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A spring tide—popularly known as a “King Tide”—refers to the ‘springing forth’ of the tide during new and full moon. A neap tide—seven days after a spring tide—refers to a period of moderate tides when the sun and moon are at right angles to each other.

Some lifeboat station’s also display the tide times on their external notice board’s. Many lifeboat station’s, Coastguard teams and National Coastwatch station’s publish tide times and safety advice on a regular basis on their social media channels. Both Ramsgate and Margate lifeboat station’s publish tide times.

We have included anumber of websites and ap’s below to give you an idea which ones are available.

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BBC Weather Tide Tables

Tide Times

Met Office Beach forecast and tide times

Tide Forecast.com

Tide Times App – iOS device

Tide Times App – Android

You maybe visiting the coast to enjoy a lovely walk with your friends or family, partake in some bird watching, go climbing, kayaking, paddle boarding, sailing, swimming, surfing or just take in the sea from a cafe or coffee shop.  Whatever activity you are taking part in why not remind yourself about some safety tips which could help save your life below:

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  • Always carry a ‘calling for help device’ such as a fully charged mobile phone or VHF radio

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  • If you are going out on your own tell someone where you are going and what time you will be back

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  • Wear the right clothing for the activity. If you are enjoying time on the water always wear a fully serviced lifejacket.

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  • Check the weather forecast

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  • If you get into difficulty dial ‘999’ or ‘112’ and ask for the Coastguard

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  • Don’t enter the water if you get cut-off by the tide, call for help

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  • Heed any warning signs that are displayed at the coast or on beaches

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  • Be aware of your surroundings at all times as conditions can change quickly without warning

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  • If you end up in the water Float On Your Back until you get your breath back – Float To Live

    Ian Lockyer (RNLI Community Safety Advisor) says “we want everyone to enjoy the coast and get as much out of your visit as possible. But, making a few preparations and having a plan should things go wrong will help save your life”.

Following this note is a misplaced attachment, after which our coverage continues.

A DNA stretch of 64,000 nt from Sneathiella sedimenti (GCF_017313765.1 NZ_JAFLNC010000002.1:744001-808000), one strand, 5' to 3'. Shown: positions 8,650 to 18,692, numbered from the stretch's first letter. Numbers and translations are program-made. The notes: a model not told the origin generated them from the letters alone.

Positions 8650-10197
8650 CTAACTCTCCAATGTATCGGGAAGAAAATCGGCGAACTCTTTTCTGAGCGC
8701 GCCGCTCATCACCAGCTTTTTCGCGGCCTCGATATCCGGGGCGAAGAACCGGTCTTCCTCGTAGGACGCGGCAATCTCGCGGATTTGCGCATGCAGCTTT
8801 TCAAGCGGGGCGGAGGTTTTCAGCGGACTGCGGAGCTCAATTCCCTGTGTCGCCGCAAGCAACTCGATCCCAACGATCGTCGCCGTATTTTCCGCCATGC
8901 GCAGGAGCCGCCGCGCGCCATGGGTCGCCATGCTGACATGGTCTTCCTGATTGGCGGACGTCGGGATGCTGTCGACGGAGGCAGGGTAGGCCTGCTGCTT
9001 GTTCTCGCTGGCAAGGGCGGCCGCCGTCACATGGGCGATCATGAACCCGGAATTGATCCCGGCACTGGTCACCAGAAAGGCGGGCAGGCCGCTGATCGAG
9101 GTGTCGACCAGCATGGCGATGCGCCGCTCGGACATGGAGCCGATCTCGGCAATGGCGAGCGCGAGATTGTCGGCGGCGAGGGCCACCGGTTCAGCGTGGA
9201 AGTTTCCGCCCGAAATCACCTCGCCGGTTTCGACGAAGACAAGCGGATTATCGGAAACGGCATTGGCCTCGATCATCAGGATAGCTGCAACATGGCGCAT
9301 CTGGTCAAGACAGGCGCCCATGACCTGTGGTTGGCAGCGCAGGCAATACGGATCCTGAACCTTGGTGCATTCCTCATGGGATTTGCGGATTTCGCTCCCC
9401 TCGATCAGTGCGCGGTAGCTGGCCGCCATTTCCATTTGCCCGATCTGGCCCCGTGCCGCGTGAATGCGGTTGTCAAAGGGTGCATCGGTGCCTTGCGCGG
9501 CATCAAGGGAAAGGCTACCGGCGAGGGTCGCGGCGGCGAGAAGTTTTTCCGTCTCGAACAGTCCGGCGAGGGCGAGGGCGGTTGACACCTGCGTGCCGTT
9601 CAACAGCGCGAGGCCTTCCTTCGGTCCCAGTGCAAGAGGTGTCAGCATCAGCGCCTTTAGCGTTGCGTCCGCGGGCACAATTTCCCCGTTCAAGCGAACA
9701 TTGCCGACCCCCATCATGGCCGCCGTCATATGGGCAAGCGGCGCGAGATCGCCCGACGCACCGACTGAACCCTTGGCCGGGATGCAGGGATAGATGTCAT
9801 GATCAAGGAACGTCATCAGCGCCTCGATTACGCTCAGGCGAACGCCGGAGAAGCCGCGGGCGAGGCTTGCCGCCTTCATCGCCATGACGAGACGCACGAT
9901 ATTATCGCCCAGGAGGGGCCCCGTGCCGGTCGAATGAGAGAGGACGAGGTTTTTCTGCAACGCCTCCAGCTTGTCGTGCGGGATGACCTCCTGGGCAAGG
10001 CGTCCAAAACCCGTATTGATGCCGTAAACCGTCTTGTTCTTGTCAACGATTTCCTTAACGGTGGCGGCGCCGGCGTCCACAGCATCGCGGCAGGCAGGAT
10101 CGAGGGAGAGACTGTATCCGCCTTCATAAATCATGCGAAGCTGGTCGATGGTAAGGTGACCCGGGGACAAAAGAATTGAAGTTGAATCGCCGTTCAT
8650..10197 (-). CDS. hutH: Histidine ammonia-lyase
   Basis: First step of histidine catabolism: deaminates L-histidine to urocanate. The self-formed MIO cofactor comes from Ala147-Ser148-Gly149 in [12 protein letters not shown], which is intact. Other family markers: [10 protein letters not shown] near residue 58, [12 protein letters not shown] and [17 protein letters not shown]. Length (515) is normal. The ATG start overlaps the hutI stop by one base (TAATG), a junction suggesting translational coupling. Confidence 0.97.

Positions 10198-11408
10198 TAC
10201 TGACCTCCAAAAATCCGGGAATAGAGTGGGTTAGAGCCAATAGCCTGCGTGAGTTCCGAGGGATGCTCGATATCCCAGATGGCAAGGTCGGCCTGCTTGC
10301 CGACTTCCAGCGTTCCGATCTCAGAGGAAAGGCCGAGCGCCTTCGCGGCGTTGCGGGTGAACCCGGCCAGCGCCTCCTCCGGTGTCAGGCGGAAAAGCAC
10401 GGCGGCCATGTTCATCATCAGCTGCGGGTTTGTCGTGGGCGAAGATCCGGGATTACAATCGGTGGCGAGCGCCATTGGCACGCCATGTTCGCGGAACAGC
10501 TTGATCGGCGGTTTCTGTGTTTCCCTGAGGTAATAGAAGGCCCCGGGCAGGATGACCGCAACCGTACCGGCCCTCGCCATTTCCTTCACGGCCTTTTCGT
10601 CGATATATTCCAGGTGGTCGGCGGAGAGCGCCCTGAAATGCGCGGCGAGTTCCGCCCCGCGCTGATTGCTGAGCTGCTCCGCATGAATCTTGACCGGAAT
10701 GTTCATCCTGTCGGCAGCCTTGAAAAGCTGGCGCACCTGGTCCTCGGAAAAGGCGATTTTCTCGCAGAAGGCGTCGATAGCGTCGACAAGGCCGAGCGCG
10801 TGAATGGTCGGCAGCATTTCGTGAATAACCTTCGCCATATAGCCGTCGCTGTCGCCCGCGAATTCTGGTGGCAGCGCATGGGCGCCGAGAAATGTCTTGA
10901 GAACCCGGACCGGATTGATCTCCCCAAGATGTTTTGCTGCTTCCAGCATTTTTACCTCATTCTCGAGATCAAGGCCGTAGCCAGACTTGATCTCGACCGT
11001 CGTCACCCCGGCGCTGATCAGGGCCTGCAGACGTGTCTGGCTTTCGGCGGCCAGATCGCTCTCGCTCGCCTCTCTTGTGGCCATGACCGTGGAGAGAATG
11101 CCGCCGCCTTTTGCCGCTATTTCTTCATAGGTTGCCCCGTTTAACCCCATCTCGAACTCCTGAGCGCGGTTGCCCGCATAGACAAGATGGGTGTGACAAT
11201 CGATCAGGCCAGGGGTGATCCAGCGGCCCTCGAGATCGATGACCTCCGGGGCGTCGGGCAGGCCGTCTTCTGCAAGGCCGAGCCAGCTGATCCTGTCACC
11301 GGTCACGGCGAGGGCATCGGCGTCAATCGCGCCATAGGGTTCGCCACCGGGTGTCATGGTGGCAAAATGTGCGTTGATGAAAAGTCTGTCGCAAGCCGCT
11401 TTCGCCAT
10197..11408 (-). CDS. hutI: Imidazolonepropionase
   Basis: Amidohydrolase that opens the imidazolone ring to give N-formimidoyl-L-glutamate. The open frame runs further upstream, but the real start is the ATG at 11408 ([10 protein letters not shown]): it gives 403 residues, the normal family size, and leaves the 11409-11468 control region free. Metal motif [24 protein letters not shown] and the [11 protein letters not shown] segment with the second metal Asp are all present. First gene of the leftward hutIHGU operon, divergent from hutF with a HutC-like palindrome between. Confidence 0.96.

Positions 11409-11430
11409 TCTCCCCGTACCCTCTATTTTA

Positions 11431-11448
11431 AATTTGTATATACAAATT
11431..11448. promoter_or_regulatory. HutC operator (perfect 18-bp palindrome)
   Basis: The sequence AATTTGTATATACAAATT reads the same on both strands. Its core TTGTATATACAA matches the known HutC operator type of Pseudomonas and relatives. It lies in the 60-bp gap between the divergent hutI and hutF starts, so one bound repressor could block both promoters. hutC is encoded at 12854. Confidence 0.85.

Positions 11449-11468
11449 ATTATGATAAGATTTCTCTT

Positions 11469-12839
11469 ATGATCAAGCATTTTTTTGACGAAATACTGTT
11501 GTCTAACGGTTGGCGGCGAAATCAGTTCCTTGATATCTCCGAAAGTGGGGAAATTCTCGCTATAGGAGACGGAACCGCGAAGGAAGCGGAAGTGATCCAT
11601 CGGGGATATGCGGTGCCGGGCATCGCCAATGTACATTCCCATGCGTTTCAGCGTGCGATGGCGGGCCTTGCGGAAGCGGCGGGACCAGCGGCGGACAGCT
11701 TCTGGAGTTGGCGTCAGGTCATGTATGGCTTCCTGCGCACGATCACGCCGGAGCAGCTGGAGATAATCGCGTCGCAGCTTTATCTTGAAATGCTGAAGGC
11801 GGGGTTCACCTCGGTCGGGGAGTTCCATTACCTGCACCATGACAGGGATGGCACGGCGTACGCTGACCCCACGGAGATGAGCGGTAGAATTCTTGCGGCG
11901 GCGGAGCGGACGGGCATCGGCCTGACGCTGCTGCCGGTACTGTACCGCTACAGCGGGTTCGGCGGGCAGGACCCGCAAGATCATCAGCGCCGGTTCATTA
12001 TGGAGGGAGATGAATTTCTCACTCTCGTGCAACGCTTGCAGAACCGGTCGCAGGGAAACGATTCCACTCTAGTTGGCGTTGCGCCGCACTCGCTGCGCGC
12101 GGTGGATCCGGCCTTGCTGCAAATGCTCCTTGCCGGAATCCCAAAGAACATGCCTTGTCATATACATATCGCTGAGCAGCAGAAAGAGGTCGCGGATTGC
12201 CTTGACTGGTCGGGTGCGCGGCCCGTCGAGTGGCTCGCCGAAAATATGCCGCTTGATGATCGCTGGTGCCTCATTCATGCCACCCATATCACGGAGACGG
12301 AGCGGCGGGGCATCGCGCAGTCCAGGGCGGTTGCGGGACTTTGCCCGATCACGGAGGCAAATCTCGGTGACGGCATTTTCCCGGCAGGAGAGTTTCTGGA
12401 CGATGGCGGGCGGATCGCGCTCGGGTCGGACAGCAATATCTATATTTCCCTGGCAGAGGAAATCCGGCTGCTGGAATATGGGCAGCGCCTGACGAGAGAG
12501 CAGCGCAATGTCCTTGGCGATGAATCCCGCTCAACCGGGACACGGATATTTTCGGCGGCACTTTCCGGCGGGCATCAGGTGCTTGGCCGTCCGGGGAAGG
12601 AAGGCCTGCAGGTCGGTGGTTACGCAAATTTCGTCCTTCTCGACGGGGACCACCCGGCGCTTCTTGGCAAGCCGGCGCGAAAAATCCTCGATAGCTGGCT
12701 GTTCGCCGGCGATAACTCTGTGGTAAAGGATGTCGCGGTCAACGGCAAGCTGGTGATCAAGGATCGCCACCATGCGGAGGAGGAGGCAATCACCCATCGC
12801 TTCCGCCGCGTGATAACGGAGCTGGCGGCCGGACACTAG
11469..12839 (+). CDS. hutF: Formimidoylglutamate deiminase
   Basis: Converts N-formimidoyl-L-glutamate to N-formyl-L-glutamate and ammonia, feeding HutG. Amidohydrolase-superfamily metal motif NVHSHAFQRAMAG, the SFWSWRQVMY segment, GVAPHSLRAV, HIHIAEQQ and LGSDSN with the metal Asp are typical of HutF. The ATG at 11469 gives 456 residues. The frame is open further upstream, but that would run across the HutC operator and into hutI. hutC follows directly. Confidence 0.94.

Other useful links

    Do you know who to call in a coastal emergency?

    Float to live – Evan’s Story

    How do I prevent being cut-off by the tide?

    Coastaldogsafety RNLI watersafety drowningprevention RLSS ROSPA dogs coastguard Thanet Broadstairs Raamsgate Margate
    One of our Coastal Dog Safety sessions at Dumpton Gap (prior to Lockdown)

    Acknowledgements

    RNLI

    HM Coastguard

    National Coastwatch Institution

    National Ocean Service

    Coastal Safety stand at Mayday Coffee Morning

    Saturday saw the fabulous Ramsgate RNLI Fundraisers Mayday Coffee Morning raising funds for new lifeboat crew kit. The coffee morning included free tours around the lifeboats, bric a brac stands, the super RNLI shop, lovely cake and coffee; and of course our Community Safety team sharing key safety messages. It was lovely to see Councillor Raushan Ara (Thanet District Councillor for Ramgsate) pop by and have a chat with our team. Raushan is hugely supportive of our team’s drowning prevention work and that of the RNLI and it was fabulous to have the opportunity to chat with her. Our team hugely enjoyed the morning chatting to visitors about water safety.

    Councillor Raushan Ara visiting the Mayday Coffee Morning

    One of the most important safety messages we talked about was the recent tidal cut-off’s in and around Kingsgate Bay. Our top tips when visiting the coast are:

    1. Check the tide times and weather before you set out
    2. Wear the right kit for the activity & grab some training if you are taking up a new activity from an approved provider
    3. Always carry a means of ‘calling for help’ eg fully charged mobile phone
    4. Tell someone your plans eg when is the latest time that you will be back home
    5. Be aware of your surroundings at all times and heed local safety warnings
    6. If the event of hearing or seeing a person or animal in difficulty at the coast or in the water always dial ‘999’ or ‘112’ ask for the Coastguard without delay every second counts
    7. If you do end up in the water unexpectedly float on your back and float to live.

    We would like to pass on our thanks to the Fundraising Team for inviting us along which was appreciated.

    The Miss Ramsgate’s visiting the Coffee Morning and were presented with Respect the Water badges which they proudly wore.